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The DASH Diet

The DASH Diet

The DASH Diet, created in part by the National Heart, Lung, and Blood Institute, stands for Dietary Approaches to Stop Hypertension. The objective is to lower and prevent high blood pressure by reducing salt intake and incorporating more of the following nutrients: Potassium, calcium, magnesium, and fiber. It emphasizes fruits, vegetables, whole grains, lean protein, and low-fat dairy. The diet recommends avoiding red meat, sugar, and saturated fat.

The DASH Diet considers the willingness of participants to alter their lifestyle approach, encouraging gradual changes dependent on current lifestyle. DASH includes quantifying daily caloric intake based on age, gender, and activity level. Once the number of daily calories is determined, the number of servings per food category can be measured.

A subcategory of the DASH Diet includes the DASH-Sodium Diet, which adds to the parameters outlined above by also breaking down daily salt intake into two categories. For the majority of people, it’s recommended that daily sodium intake is kept under 2,300 mg. For people with high blood pressure, it should be kept under 1,500 mg. The DASH Diet encourages gradual reduction of daily salt intake from 2,300 mg to 1,500 mg, allowing the body time to adjust.

 

Foods to include:

  • Vegetables
  • Fruits
  • Whole grains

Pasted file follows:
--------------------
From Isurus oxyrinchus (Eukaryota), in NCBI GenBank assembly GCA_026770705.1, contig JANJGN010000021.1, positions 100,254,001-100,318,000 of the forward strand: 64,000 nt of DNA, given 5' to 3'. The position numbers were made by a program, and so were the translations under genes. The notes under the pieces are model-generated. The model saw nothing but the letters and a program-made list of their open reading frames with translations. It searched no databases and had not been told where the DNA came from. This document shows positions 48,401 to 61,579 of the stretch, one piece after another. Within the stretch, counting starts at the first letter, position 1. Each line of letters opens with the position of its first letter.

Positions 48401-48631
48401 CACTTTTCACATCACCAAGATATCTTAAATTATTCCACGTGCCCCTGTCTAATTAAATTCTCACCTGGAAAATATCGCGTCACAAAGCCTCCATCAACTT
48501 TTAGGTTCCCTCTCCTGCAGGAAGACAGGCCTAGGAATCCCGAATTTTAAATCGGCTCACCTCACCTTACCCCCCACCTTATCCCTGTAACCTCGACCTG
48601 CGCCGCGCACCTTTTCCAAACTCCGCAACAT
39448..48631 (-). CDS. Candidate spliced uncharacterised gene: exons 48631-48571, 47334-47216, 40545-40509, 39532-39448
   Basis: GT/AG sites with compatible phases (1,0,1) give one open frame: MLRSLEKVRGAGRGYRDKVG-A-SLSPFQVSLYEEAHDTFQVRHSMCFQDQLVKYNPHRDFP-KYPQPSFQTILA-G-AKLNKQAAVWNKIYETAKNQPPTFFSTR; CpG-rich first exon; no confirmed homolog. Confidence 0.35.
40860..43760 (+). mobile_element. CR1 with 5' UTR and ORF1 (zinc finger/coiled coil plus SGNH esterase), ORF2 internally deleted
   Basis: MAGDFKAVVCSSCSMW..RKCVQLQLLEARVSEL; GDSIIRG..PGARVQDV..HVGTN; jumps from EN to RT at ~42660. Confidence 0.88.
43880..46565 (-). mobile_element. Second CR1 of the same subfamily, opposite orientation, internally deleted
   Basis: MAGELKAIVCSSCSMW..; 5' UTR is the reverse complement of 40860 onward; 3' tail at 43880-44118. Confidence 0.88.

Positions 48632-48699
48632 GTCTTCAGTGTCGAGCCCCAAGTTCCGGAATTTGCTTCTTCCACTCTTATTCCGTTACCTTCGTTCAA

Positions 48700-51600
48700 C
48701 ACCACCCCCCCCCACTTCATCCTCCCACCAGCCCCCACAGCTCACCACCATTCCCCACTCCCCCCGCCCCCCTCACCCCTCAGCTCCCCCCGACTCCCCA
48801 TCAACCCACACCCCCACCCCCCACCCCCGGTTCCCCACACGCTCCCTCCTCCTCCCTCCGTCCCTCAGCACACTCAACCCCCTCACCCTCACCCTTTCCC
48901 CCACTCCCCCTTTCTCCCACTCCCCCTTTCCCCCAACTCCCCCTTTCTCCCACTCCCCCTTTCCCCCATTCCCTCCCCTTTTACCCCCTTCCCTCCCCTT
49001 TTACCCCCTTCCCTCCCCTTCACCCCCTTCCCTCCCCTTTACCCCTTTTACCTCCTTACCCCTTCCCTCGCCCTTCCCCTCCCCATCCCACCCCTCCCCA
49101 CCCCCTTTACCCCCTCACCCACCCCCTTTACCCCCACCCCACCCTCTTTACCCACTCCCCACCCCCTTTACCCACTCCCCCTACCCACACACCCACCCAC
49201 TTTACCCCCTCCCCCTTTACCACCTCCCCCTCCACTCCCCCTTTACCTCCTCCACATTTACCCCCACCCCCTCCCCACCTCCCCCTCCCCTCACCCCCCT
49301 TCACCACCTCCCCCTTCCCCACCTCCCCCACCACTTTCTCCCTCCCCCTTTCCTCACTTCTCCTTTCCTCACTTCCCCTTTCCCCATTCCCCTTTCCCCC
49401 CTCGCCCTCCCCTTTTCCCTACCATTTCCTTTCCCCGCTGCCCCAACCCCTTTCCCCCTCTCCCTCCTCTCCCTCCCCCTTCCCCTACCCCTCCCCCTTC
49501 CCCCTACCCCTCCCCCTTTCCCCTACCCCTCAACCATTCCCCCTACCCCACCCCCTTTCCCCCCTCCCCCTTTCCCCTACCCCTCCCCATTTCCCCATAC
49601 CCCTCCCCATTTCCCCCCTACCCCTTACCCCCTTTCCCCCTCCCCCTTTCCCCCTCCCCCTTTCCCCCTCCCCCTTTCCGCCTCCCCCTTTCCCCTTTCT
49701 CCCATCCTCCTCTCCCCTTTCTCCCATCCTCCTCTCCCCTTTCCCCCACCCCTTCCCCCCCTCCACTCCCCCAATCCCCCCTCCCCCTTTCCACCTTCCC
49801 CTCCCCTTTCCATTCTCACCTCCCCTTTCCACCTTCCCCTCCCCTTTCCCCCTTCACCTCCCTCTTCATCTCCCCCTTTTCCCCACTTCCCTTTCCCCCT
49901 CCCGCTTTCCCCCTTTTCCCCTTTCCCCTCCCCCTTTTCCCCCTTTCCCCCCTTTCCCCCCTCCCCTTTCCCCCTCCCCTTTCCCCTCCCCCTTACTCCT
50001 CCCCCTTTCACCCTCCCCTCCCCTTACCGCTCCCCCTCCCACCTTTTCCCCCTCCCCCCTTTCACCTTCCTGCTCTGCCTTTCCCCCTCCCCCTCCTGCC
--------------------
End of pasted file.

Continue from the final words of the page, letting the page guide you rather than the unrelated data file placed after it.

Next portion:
• Lean poultry
  • Lean fish
  • Eggs
  • Beans
  • Low-fat or fat-free dairy
  • Nuts and seeds
  • Healthy oils 

Foods to avoid:

  • Full-fat dairy
  • High-fat poultry and fish
  • Breaded and fried foods
  • High-sodium foods
  • Added salt
  • Refined grains
  • Processed foods
  • Trans fat

Pros:

  • Doesn’t restrict any food group, making it easier to sustain
  • Emphasizes whole foods
  • Balanced approach
  • Can be a lifestyle rather than a diet
  • Many may benefit from decreasing salt and sugar consumption 

Cons:

  • Requires certain number of daily servings from each food group, not taking into consideration vegans, vegetarians, and those who are lactose intolerant
  • Some types benefit from red meat, which is prohibited on this plan
  • Some benefit from high quality full-fat dairy


Sources:

Dash Diet www.health.usnews.com (Links to an external site.)
The Dash Diet Eating Plan www.dashdiet.org (Links to an external site.)
High Blood Pressure and the Dash Diet www.webmd.com (Links to an external site.)
Your Guide to Lowering Your Blood Pressure with DASH www.nhlni.nih.gov (Links to an external site.)

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